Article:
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'Learning Without Barriers': the MIT-Microsoft iCampus connection celebrates innovation

The seven-year, $25 million iCampus partnership between MIT and Microsoft, which has borne fruit across the globe, was celebrated with a symposium at the Tang Center Dec. 1 and 2.

Called "Learning Without Barriers/Technology Without Borders: Celebrating the MIT-Microsoft iCampus Alliance," the symposium brought together industry leaders, educators and government officials to discuss the progress that iCampus has facilitated in educational technology, to reflect on the challenges facing science, technology, engineering and math (STEM) education, and to sample the remarkable initiatives that are being undertaken amid a climate of ever-accelerating technological change.

Tom Magnanti, dean of engineering, and Rick Rashid, senior vice president for research at Microsoft, delivered the symposium's opening remarks to a crowd of some 150 participants. Magnanti observed that a national self-examination was underway, as statistics point to a steady decline in the percentage of U.S. students concentrating in engineering and computer science, while elsewhere in the world the numbers are rising. This trend, coupled with the continuing failure to attract talented female and minority students to these fields and to retain those who express early interest, has grave implications for the United States' long-term competitiveness and the ability of the economy's tech sector to grow and thrive. As Rashid commented during the morning panel discussion, "It's reasonable to start thinking about panicking."

But there are also many signs of dynamic innovation in STEM education, including numerous projects sponsored by the iCampus alliance, that show promise of reversing the slide. Rashid noted that "the iCampus program is really a watershed program for us," one that is inspiring Microsoft to be in contact with more and more universities.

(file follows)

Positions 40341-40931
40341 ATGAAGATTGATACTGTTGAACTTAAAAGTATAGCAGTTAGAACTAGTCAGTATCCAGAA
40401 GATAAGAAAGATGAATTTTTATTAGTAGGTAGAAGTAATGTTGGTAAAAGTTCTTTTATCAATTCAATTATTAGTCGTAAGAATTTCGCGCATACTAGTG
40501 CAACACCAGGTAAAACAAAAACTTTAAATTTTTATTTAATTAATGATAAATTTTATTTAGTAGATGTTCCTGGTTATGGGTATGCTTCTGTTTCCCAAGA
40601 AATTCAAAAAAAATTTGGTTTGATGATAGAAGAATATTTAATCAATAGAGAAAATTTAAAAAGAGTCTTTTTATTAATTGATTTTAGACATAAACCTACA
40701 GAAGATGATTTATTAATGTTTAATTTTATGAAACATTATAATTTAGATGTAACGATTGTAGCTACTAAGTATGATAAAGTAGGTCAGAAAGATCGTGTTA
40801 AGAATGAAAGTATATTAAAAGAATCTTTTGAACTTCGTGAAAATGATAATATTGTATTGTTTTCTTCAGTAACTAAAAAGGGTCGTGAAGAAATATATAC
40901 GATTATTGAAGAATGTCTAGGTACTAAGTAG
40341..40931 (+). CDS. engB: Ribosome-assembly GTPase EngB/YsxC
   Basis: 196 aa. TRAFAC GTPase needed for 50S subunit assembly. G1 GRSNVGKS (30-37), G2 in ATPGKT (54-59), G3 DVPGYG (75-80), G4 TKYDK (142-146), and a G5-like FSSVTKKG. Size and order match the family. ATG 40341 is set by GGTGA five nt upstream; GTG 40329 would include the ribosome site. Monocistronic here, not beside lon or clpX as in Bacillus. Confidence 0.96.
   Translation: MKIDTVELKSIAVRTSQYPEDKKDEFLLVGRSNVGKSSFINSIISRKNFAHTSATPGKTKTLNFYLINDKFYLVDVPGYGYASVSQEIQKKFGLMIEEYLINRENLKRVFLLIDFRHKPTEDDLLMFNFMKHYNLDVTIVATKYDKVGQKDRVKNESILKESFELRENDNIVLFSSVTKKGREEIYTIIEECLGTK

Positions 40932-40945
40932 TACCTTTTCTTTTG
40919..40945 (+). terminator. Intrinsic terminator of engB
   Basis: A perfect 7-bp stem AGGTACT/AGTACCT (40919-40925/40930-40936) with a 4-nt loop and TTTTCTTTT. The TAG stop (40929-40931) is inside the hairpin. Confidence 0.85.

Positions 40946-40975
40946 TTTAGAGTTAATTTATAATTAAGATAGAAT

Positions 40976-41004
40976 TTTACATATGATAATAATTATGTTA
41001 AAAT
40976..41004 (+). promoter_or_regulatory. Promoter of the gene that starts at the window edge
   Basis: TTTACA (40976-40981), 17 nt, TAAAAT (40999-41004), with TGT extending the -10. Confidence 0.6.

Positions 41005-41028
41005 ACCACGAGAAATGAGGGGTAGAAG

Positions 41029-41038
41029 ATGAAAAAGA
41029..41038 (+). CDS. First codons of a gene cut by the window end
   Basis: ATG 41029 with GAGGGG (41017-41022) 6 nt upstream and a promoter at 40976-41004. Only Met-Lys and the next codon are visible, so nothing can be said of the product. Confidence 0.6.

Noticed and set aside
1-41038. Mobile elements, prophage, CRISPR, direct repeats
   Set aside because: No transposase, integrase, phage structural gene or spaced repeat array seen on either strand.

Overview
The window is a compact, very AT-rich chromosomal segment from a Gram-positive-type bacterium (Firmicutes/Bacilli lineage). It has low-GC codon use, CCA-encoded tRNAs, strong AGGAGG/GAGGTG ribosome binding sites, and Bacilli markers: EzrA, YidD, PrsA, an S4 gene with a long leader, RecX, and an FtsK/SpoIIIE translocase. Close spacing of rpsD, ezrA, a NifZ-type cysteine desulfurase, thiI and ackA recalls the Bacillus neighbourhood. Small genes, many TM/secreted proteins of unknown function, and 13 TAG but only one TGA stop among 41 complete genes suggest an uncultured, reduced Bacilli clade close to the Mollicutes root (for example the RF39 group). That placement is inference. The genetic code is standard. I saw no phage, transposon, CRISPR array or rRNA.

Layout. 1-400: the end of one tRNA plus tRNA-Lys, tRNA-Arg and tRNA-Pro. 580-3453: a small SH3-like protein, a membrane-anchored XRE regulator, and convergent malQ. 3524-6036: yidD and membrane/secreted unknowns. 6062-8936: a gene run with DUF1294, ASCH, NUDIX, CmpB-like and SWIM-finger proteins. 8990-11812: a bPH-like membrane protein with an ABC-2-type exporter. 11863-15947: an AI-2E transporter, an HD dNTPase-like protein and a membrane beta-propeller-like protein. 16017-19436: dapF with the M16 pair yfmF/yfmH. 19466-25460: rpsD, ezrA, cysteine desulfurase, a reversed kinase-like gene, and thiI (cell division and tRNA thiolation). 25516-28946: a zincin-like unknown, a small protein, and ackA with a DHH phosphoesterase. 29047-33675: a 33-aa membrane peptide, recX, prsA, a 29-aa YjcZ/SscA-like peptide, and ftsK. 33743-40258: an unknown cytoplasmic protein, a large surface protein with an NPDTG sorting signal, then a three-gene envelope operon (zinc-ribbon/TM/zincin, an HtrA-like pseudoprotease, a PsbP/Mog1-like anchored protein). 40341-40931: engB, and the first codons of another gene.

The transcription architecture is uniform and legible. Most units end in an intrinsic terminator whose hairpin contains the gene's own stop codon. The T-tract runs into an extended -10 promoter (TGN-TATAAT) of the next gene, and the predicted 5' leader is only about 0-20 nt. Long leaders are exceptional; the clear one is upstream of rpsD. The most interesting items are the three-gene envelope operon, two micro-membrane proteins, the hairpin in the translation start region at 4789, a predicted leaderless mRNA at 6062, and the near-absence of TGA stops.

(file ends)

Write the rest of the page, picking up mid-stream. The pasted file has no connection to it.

'Sage on a stage' no more

The keynote address given by John Seely Brown, formerly chief scientist at Xerox and currently "chief of confusion," according to his web site, was singled out by many as a high point of the symposium. His wide-ranging talk, "Relearning Learning--Applying the Long Tail to Learning," dealt with the difficult job of preparing students for a rapidly evolving world.

With today's markets and technologies mutating at aggressive speeds, Brown said, "It makes no sense to train someone for a career; at most, a career trajectory." The Cartesian model of education, in which knowledge is perceived as a substance to be decanted from the teacher's mind to the students', served the United States well when we were a nation of farmers and factory workers. That model is meaningless in the world that students now face. Rather, Brown believes, we must move toward an "atelier" model of education, in which work is undertaken in an open, shared environment, where students can see each other's work develop from idea to final design, hear the critiques of that work, and learn from each member of the group how he or she incorporates criticism and suggestion.